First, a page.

By Daniel Stefanski |
Last week, Governor Katie Hobbs signed HB 2456 into law, continuing the Arizona State Schools for the Deaf and the Blind (ASDB) for four years.
In a letter to Secretary of State Adrian Fontes, Hobbs explained the reasons why she signed the bill from the Legislature, writing, “The Arizona State Schools for the Deaf and the Blind (ASDB) is a cornerstone of the visually impaired and Deaf and hard of hearing communities in Arizona. For over 110 years, ASDB has moved forward with their mission of providing well-rounded, high-quality education to children who are blind, visually impaired, hard of hearing or deafblind from birth to grade 12.”
Hobbs, though, did not stop with this positive reinforcement of the bill, deciding to attack legislators over their deliberations. She stated, “The ASDB community was treated with a lack of respect and was not given equal access to participate in the legislative process. Parents, students, and teachers were made to worry about the continuing existence of their school while caught in the middle of political games being played by a fringe minority of the Legislature.”
The Democrat governor encouraged “the Legislature to reflect on the passage of HB 2456 and send (her) a bill next session that includes a full eight-year continuation.”
Republican legislators didn’t take kindly to the governor’s volley in their direction – especially Senator Jake Hoffman, who was one of the principals in shaping the proposal to ensure adequate oversight. He told AZ Free News, “Sadly, Katie Hobbs continues to engage in childish behavior and play petty partisan games in both her rhetoric and actions. Delivering the highest quality educational services to Arizona’s deaf and blind children is not only the right thing to do, it’s a constitutional obligation. Democrats’ exploitation of this important Arizona community in an attempt to score cheap political points is both despicable and highly offensive. Republicans are committed to providing the best education possible to every child, including the deaf and blind, and allowing for greater oversight furthers that mission.”
HB 2456 garnered significant bipartisan support on the floors of both legislative chambers; however, the process and debate was extremely partisan in nature – largely due to the number of years for the continuation. When the proposal was first put before the full House for a vote, it passed 60-0. The Senate then amended the bill and approved it 27-1, with two Democrats not voting. The House then concurred with the Senate’s changes, giving the final green light to transmit it to the Governor’s Office by a vote of 58-0, with one Democrat member not voting and one seat vacant.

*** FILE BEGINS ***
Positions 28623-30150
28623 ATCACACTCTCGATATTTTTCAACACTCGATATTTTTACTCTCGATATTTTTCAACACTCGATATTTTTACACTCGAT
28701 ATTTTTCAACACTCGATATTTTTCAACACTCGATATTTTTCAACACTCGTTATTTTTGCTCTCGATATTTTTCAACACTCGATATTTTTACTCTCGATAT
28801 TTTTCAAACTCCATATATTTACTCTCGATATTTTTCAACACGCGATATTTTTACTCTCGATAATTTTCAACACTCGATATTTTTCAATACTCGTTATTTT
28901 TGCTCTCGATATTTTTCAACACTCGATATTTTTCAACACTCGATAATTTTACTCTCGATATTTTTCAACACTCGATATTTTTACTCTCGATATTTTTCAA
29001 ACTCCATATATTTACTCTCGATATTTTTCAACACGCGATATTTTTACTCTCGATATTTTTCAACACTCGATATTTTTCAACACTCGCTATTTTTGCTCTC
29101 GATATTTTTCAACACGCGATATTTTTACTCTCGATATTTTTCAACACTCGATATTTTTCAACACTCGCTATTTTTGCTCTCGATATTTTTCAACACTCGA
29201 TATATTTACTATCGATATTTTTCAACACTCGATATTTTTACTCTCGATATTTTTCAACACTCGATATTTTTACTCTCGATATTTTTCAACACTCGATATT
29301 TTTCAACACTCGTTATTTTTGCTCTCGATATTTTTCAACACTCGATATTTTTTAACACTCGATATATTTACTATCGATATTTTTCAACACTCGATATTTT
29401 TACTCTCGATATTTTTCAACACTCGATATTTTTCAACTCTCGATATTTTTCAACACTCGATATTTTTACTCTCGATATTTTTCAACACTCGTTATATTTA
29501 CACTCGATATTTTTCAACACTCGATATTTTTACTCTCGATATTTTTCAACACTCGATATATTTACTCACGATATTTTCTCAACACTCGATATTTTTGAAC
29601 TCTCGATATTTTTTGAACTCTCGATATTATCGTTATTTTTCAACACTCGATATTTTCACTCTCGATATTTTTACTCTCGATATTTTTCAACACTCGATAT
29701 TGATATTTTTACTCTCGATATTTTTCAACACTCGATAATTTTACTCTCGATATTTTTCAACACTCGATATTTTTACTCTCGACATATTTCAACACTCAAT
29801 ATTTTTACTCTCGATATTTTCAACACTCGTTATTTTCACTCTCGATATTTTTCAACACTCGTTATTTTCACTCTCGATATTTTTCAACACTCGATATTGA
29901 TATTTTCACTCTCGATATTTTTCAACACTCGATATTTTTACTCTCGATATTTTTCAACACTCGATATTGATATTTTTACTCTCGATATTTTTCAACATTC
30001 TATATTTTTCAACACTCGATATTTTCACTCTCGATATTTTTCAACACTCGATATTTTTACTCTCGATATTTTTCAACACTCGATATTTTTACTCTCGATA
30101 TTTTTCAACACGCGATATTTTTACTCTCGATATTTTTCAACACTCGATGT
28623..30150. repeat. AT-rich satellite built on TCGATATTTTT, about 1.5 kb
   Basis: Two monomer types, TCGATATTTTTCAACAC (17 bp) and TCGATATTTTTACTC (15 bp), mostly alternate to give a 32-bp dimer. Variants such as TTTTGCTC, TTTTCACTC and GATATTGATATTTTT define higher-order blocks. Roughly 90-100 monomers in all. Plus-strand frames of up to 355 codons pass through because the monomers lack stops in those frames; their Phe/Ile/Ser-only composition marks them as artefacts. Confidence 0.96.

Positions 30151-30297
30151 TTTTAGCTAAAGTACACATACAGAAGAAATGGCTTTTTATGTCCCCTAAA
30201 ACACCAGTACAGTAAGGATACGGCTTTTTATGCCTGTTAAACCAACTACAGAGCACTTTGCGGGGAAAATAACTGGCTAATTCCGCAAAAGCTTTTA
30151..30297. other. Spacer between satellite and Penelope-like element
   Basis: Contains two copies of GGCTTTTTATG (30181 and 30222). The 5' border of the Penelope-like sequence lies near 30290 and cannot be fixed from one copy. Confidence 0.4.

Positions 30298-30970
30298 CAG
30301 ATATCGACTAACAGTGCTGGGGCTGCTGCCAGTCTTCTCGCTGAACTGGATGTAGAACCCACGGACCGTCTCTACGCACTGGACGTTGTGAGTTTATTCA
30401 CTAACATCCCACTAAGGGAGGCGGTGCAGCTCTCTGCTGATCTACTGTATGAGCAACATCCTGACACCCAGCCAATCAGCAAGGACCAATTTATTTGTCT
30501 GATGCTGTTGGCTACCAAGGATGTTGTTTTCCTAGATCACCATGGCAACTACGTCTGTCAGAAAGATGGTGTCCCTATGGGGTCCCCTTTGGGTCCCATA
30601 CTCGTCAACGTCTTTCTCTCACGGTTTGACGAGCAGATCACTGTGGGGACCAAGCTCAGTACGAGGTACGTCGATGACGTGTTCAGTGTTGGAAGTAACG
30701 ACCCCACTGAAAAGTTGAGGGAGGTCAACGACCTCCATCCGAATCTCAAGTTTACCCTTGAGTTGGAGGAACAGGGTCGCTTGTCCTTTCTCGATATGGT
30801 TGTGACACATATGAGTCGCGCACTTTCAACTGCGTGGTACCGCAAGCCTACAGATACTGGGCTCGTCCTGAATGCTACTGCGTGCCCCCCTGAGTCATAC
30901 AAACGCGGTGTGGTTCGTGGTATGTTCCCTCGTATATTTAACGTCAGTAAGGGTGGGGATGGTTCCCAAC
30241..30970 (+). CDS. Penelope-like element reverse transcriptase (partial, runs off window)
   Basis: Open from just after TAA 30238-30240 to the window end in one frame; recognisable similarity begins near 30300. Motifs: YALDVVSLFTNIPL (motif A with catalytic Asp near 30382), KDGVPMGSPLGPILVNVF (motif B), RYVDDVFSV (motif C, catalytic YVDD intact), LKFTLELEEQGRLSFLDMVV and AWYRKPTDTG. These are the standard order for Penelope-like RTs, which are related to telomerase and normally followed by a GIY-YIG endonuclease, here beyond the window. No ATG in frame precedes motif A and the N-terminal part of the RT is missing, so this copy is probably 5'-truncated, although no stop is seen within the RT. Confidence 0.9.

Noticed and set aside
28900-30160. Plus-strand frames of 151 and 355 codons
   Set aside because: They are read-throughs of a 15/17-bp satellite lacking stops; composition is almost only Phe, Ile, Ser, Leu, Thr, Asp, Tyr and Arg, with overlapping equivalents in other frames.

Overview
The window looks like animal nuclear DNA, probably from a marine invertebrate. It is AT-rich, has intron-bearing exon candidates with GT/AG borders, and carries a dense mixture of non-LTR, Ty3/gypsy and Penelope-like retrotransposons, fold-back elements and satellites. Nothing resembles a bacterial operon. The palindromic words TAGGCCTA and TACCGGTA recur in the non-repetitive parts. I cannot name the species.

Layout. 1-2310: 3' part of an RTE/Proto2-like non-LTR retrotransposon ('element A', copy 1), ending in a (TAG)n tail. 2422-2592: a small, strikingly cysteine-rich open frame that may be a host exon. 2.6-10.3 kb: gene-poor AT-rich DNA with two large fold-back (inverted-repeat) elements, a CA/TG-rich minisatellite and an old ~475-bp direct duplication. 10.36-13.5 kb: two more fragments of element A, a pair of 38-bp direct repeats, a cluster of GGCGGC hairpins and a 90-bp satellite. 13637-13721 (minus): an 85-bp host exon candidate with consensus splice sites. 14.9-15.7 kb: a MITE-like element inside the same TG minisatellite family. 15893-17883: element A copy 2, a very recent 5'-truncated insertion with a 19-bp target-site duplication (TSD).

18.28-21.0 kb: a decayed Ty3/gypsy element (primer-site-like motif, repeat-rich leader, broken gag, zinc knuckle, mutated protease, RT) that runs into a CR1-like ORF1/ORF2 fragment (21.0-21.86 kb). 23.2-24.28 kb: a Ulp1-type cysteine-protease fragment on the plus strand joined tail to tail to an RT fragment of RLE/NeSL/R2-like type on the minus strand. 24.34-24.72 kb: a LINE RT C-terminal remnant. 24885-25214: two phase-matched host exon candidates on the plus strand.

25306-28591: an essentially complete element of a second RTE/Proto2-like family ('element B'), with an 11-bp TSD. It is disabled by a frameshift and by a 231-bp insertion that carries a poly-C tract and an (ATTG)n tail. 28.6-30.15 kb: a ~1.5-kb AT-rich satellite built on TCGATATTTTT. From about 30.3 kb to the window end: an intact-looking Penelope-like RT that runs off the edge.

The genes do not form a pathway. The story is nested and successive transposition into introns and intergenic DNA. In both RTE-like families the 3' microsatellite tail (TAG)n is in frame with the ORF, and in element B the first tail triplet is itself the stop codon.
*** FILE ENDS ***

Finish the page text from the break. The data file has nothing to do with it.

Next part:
Although most of their members voted to clear the bill from the chamber, the Arizona Senate Democrats Conference was furious after the vote, tweeting the following response to the Senate Republicans’ statement: “Try talking to the community before you speak on their behalf.
You know that the Conference Committee recommended 8yrs., the House passed 8yrs., the community asked for 8yrs. Senator Hoffman is dragging his caucus down with him.”
On April 14, the Senate Democrats also issued a series of tweets that blistered Republicans for “attacking the Arizona State School for the Deaf & the Blind.” The Democrats charged the Republicans were engaging in “discrimination,” writing, “This community has seen and dealt with this type of ableism and protectionism before. It was this type of thinking that allowed the disabled to be stripped of their autonomy and their fundamental rights in the past. Disability does not equate to incompetence and reviving this history of bias and prejudice is not only discriminatory, it’s dangerous and wrong. Republicans are performing a type of prejudicial bias that we cannot let go unchecked. Discrimination against the disabled should never go unchallenged.”
Of course, Senate and House Republicans would vehemently disagree with the framing from their colleagues on the other side of the aisle. During the legislative process, the Senate Republican Caucus shared a clip of Senator Jake Hoffman on the floor during the Committee of the Whole consideration of the bill, explaining “why an 8-10 year continuation of these schools without proper oversight would be a big mistake.” In his remarks, Hoffman said that “the Constitution gives us the authority and responsibility to provide educational services for deaf and blind children. Yet for some reason, we’ve been treating this incredibly important community within our state like we do the paper pushers at ADOA (Arizona Department of Administration)…. Our job, that the Constitution tasks us with, is to provide the best possible education to deaf and blind children in our state.” He championed the Legislature’s efforts to ensure oversight at ASDB and stewardship of taxpayer resources.
Daniel Stefanski is a reporter for AZ Free News. You can send him news tips using this link.